Friday, September 21, 2012

Yet Another Tasting

As fall became official yesterday, we trotted out another really seasonal menu for our latest Chef's Table. We didn't put a lot of thought into this menu—in fact, we were barely functional and running solely on coffee at the time we scrawled this menu on the back of a used menu out on the deck yesterday morning. Thank the culinary gods for coffee!

Jerusalem Artichoke Soup
Jerusalem Artichoke Soup. The first of these sunflowers arrived this week and we have been talking about soup ever since. You see the soup realized as a take on sopa de ajo with bread, roasted garlic, and pimentón. The croustade is topped with a tangy salad of tomato, pickled and truffled green peaches, and crisp bacon, the tang coming from sherry vinegar.

Beet and Goat Cheese Empanada
Beet and Goat Cheese Empanada. We got to talking about beets and Tony said, "I wish we had some phyllo or puff pastry." I offered to make puff pastry, but I was never clear on what he wanted to do with it because it then clicked for me to make a batch of my awesome-if-I-do-say-so-thanks empanada dough. The beet garnish is dressed with a syrup of Tasmanian pepper; the frisée is dressed with a classic and highly tangy mustardy vinaigrette; the plate is dressed with both sauces.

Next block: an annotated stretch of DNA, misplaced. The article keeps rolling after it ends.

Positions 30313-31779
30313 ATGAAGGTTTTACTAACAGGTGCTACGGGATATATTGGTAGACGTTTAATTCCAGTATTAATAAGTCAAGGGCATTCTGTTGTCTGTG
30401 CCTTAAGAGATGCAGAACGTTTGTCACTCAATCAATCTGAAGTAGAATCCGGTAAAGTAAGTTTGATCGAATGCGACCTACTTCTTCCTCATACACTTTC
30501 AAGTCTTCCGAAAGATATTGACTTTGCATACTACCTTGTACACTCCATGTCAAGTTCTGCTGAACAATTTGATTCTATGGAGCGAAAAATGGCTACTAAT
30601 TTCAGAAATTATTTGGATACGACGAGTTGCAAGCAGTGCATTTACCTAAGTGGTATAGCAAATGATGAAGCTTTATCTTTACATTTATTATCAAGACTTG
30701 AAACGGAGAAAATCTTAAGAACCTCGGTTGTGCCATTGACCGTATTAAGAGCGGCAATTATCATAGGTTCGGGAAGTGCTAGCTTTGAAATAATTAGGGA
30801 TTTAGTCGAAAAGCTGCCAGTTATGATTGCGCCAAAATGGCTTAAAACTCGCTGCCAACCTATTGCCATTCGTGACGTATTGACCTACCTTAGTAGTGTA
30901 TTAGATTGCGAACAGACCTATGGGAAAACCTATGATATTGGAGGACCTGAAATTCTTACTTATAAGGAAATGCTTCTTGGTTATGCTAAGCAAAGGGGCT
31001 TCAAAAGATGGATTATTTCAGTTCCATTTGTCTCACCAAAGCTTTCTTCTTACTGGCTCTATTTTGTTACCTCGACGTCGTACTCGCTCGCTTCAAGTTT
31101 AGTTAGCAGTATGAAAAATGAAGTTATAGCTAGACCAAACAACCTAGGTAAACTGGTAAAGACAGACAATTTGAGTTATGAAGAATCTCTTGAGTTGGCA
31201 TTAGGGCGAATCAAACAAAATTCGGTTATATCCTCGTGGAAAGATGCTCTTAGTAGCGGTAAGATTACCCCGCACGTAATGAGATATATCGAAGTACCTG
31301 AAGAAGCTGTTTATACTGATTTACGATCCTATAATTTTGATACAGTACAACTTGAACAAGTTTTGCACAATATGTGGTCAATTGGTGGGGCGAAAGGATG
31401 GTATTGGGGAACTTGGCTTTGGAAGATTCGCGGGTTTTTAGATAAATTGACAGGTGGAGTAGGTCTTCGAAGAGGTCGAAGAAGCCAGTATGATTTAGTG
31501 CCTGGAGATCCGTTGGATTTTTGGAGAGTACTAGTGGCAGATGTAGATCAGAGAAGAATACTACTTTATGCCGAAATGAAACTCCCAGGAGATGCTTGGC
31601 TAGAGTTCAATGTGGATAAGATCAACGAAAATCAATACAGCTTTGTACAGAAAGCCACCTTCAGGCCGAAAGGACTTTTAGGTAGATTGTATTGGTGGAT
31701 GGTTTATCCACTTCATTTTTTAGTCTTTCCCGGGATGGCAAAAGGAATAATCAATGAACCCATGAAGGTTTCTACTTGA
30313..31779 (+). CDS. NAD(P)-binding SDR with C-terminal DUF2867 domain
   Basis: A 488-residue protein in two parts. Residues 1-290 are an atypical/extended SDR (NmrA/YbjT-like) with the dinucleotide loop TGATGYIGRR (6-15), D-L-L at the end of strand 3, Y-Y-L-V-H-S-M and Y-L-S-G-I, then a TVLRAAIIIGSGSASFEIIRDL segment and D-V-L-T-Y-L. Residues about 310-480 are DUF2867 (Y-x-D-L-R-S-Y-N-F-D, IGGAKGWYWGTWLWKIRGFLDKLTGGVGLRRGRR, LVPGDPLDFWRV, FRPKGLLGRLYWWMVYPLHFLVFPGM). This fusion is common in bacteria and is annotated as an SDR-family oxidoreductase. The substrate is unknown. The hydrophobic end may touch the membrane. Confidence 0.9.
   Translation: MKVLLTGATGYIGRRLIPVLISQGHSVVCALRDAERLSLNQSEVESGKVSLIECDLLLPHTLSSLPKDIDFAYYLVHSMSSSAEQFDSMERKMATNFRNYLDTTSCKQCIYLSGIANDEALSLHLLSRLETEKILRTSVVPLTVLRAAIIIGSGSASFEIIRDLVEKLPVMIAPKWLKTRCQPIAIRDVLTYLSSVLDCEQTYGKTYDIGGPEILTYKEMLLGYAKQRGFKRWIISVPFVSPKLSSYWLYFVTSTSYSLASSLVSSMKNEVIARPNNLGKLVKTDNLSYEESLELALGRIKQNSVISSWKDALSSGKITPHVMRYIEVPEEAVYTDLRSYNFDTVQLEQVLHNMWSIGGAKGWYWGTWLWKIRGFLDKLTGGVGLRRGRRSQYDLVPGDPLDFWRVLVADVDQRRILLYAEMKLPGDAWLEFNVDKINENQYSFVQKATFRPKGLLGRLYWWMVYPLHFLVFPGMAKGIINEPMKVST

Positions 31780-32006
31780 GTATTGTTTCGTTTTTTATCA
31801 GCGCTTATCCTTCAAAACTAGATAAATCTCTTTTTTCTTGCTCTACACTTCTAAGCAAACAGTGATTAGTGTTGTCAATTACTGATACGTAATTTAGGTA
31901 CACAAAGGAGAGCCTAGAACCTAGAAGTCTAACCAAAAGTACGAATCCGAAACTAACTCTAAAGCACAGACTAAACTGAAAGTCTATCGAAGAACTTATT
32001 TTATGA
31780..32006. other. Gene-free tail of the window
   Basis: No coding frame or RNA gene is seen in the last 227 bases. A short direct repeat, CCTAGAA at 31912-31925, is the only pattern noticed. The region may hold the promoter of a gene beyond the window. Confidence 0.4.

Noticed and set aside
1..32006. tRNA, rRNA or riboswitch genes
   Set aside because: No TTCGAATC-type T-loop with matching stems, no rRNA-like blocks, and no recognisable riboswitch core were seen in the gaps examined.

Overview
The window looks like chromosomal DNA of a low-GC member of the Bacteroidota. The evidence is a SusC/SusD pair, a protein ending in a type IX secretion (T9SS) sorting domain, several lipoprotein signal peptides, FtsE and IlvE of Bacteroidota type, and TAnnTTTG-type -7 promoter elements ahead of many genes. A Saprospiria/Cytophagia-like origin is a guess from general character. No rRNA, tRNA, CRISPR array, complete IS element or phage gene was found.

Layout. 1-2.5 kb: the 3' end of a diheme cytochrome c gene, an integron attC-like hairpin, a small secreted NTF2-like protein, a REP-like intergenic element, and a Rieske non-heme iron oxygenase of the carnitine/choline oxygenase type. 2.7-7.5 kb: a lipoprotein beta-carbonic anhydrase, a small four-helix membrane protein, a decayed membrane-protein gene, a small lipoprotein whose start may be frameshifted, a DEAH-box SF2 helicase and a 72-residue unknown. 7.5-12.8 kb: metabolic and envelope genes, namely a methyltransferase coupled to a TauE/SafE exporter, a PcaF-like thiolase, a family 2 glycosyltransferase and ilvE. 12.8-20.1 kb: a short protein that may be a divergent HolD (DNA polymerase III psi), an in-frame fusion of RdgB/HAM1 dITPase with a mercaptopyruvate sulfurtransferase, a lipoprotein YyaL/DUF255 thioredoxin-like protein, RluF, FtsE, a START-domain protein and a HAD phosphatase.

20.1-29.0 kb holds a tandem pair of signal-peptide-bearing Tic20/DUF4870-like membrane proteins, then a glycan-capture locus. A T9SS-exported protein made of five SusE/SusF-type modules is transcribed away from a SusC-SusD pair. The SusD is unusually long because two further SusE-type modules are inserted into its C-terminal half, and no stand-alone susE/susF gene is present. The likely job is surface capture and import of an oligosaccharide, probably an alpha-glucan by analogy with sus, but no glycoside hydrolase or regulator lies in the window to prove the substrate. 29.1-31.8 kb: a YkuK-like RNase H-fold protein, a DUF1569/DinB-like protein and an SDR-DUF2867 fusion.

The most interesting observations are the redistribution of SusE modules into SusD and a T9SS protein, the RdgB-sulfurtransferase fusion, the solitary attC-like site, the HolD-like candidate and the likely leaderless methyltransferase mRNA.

"Bouillabaisse." An overabundance of beautiful peppers was the spark for this deconstructed take on a classic. Saucing the plate are an addictively garlicky sauce rouille, extra virgin olive oil, and a reduced saffron-laden fish broth. The traditional croustades have been reformulated as crispy bits fried in olive oil with garlic and basil.

Prosciutto-Wrapped Loin of Rabbit
Rabbit Loin. There is nothing new in this dish really. We do it fairly often in the fall and winter. We pound rabbit loins and stuff them with greens (cavolo nero in this case) and local goat cheese, the whole being rolled in prosciutto. The sauce is a sweet potato cream.

Sweet Potato and Cranberry Risotto
Sweet Potato and Cranberry Risotto. We've been talking about this dish for months now and finally all the ingredients aligned with weather cool enough to serve this. The risotto base starts with onions and sweet potatoes and we add cranberry juice instead of stock. Dried cranberries get added along the way. The risotto is finished with maple syrup and brown sugar instead of butter and cheese. On top, you see a slab of house-cured pork belly that we candied in maple syrup, a fresh fig, a bit of blue cheese, and some candied walnuts. This dish was custom designed to pair with an awesome tawny Port.

No comments:

Post a Comment